CQ Today, February 23, 2009
Fiscal 2009 Omnibus: New Endangered Species Rules Could Be Eliminated
By Avery Palmer
The omnibus appropriations bill released Monday would allow the Obama
administration to eliminate two controversial endangered species
regulations issued in the final months of George W. Bush's
The rules - especially one that would overhaul implementation of the
Endangered Species Act (PL 93-205) - have sparked outrage and lawsuits
from environmental groups.
The fiscal 2009 spending bill (HR 1105) would allow the Interior and
Commerce departments to withdraw the rules within 60 days of the
bill*s passage. An environmentalist said the bill would effectively
allow the Obama administration to avoid the public notice and comment
period that is normally required to change such rules.
*It reinforces congressional intent that those rules are highly
suspect,* said William Snape, senior counsel at the Center for
One of the Bush administration rules would eliminate requirements for
federal agencies to consult with the U.S. Fish and Wildlife Service or
the National Marine Fisheries Service over actions that would harm
endangered species. The second rule would limit protection of the polar
Meanwhile, the bill proposes $27.6 billion for Interior, Environment
and Related Agencies, slightly less than the $27.9 billion approved by a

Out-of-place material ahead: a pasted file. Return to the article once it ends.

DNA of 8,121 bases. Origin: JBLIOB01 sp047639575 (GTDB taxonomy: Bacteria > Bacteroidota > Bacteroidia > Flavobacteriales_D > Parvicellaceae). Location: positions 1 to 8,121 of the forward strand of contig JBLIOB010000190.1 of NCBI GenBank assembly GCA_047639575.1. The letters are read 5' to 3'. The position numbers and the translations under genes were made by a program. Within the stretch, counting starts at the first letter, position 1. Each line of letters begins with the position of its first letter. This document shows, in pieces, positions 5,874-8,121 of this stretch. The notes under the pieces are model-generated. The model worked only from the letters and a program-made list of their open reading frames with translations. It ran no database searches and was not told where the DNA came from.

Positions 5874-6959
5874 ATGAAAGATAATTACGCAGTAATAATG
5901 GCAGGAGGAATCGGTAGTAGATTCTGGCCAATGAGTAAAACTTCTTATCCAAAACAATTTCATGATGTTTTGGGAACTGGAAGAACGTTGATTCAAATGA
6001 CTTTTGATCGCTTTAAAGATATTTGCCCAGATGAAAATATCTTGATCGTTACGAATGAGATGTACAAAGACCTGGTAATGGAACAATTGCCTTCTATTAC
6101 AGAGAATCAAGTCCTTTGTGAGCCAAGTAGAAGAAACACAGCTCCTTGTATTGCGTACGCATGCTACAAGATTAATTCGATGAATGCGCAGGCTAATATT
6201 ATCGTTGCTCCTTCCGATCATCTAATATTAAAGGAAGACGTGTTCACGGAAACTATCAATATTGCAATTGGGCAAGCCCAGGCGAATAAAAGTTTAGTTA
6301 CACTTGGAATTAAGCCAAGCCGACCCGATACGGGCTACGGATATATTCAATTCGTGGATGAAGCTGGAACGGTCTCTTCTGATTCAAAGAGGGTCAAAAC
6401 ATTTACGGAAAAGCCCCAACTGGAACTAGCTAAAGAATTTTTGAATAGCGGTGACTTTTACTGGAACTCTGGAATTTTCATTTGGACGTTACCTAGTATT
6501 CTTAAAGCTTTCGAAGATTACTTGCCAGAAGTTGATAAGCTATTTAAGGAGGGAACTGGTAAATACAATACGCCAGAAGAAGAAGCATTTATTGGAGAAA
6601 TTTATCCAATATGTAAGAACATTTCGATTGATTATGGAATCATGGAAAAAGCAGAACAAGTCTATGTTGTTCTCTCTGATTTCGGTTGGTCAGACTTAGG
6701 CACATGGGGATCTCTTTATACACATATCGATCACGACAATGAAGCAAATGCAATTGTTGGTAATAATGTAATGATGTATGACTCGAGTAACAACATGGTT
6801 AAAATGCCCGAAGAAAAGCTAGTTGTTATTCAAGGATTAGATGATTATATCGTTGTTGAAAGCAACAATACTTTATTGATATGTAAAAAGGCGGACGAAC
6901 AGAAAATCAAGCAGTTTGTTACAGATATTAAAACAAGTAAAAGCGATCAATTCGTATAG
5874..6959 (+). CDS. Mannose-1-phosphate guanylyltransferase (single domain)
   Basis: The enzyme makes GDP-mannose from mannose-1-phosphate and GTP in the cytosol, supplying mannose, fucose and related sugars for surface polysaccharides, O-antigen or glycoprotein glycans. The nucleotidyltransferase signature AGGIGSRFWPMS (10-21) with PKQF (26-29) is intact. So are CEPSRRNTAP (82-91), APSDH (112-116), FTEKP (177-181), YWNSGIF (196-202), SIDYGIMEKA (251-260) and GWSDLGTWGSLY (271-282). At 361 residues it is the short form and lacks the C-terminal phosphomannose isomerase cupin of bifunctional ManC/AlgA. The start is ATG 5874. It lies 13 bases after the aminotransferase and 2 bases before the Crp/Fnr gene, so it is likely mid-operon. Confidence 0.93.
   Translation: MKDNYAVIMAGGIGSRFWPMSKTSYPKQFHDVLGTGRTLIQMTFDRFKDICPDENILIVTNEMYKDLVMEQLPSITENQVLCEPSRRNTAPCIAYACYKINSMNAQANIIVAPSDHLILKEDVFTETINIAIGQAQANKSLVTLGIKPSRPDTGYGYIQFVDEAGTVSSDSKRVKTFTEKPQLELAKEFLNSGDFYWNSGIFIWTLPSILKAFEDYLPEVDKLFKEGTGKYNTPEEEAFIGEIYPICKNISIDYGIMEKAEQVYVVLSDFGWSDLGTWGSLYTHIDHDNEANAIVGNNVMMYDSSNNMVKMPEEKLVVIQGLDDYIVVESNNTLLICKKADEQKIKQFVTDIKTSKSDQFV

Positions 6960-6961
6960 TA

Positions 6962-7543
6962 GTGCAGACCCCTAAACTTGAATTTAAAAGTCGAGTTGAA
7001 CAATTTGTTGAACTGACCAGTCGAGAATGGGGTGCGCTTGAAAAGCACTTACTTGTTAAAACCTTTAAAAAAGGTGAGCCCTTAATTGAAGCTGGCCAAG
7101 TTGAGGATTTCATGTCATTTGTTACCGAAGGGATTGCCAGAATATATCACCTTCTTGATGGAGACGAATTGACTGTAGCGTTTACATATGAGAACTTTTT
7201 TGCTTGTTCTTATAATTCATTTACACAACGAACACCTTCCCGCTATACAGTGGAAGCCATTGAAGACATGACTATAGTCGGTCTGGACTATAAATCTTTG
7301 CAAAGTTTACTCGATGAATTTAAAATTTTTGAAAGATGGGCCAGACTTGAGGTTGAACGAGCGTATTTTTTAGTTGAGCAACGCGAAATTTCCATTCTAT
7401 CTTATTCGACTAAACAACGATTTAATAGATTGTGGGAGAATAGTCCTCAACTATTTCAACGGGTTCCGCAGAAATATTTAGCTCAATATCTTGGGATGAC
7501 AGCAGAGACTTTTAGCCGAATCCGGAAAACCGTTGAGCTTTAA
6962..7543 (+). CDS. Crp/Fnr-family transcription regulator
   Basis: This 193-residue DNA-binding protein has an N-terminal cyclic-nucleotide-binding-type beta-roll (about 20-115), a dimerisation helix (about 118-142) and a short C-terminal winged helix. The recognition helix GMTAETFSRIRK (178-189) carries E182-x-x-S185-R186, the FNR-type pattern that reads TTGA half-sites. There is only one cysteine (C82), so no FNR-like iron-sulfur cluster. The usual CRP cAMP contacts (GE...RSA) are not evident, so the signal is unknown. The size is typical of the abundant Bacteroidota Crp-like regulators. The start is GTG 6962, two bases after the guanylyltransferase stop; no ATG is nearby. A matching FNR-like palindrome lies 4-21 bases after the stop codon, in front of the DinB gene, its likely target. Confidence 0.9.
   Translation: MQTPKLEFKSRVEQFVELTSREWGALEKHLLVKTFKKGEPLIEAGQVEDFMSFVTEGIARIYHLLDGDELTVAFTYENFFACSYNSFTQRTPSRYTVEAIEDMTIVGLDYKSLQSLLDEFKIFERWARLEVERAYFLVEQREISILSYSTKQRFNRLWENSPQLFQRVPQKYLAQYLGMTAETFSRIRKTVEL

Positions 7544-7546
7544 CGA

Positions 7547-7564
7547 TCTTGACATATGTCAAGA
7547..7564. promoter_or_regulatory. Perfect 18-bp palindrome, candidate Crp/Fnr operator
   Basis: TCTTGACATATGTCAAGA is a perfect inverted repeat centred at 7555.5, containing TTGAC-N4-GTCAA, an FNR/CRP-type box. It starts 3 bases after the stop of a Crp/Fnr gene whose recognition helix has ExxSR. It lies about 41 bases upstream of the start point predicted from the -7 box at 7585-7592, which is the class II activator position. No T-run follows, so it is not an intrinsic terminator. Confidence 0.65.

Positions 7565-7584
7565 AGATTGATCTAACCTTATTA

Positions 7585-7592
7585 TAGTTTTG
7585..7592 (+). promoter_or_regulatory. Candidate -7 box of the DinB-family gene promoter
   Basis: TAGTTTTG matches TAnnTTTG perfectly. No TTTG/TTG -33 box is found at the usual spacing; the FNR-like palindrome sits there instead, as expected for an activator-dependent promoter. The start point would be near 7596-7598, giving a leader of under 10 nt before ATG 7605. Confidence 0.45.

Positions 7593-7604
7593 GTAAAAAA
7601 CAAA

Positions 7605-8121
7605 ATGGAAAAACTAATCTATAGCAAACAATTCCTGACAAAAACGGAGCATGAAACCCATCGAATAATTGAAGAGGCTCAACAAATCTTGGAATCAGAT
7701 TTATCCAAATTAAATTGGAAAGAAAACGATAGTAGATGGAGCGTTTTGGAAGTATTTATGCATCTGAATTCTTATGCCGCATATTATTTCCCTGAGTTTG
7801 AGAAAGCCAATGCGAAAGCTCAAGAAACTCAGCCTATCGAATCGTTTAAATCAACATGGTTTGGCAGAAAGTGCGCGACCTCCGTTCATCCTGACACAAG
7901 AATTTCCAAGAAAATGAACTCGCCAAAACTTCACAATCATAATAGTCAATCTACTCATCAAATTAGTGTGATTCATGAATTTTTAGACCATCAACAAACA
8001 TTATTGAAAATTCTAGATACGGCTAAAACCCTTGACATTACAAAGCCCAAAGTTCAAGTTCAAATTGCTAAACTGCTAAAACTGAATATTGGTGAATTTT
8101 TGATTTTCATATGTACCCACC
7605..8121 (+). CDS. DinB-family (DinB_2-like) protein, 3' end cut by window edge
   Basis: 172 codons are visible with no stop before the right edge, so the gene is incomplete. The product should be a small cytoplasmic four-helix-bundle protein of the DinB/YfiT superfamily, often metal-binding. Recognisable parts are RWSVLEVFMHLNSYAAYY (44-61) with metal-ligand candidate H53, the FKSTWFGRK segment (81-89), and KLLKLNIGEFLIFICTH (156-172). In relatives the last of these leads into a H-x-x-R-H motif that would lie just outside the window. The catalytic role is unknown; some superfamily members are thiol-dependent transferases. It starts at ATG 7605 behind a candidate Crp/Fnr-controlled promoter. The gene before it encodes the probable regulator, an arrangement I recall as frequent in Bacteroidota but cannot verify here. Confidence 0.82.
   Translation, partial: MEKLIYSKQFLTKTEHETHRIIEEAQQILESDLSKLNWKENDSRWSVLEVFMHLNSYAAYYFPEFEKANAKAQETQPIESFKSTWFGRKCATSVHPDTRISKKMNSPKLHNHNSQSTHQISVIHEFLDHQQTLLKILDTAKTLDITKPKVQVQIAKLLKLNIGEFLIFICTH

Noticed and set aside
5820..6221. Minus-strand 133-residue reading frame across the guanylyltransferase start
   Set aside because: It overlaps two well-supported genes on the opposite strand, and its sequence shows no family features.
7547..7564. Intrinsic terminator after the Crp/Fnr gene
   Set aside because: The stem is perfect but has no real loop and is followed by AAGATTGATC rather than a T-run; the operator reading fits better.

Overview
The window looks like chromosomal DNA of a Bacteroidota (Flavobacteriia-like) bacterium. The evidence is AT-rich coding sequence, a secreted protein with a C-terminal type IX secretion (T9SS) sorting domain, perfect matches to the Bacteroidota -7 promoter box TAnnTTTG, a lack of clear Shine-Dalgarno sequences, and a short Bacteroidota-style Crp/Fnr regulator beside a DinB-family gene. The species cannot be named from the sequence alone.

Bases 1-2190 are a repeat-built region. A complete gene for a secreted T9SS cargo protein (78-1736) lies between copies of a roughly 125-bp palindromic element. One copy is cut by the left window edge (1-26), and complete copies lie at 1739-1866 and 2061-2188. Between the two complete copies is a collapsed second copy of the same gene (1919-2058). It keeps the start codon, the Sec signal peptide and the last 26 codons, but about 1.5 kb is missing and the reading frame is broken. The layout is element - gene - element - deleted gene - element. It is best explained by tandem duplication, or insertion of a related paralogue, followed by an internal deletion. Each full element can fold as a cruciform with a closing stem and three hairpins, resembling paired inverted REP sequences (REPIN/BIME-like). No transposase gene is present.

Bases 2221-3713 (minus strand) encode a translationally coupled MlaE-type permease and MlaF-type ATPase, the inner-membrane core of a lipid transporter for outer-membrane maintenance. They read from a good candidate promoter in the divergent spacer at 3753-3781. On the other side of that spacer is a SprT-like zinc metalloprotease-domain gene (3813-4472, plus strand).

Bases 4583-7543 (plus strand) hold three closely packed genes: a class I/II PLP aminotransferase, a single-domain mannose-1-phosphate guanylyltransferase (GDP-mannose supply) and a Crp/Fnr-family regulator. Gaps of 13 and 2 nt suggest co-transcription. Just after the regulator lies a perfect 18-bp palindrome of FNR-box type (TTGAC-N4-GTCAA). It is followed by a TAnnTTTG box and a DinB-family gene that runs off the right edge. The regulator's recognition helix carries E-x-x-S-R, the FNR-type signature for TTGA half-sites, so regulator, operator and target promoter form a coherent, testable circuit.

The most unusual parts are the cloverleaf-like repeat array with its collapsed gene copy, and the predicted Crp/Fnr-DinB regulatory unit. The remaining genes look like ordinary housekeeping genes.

House Appropriations subcommittee last year. The fiscal 2008 bill
provided $26.3 billion, according to figures released by the House
The EPA would receive $7.6 billion, which is $174 million more than the
previous year, the committee said. But the agency*s funding also would
be supplemented with money from the recent economic recovery package (PL
For example, the omnibus would provide $689 million for a fund to
improve sewer and wastewater infrastructure, but the stimulus package
provided it $4 billion. A drinking water fund would get $829 million
under the omnibus after receiving $2 billion in the stimulus law.
The Bureau of Indian Affairs would receive $2.4 billion, which is $85
million more than the previous year. The Indian Health Service would get
$3.6 billion, or $235 million above fiscal 2008 level.
The bill includes $2.5 billion for national parks, which is $135
million more than last year. It would provide $2.6 billion for the U.S.
Forest Service, excluding firefighting activities, which is $79 million
above fiscal 2008, the committee said.
The Smithsonian Institution would receive $731 million, an increase of
$49 million from 2008 levels.
Conspicuously missing from the bill is any language that would restore
the statutory moratorium on oil and gas drilling off most U.S.
shorelines. That prohibition was allowed to lapse last year.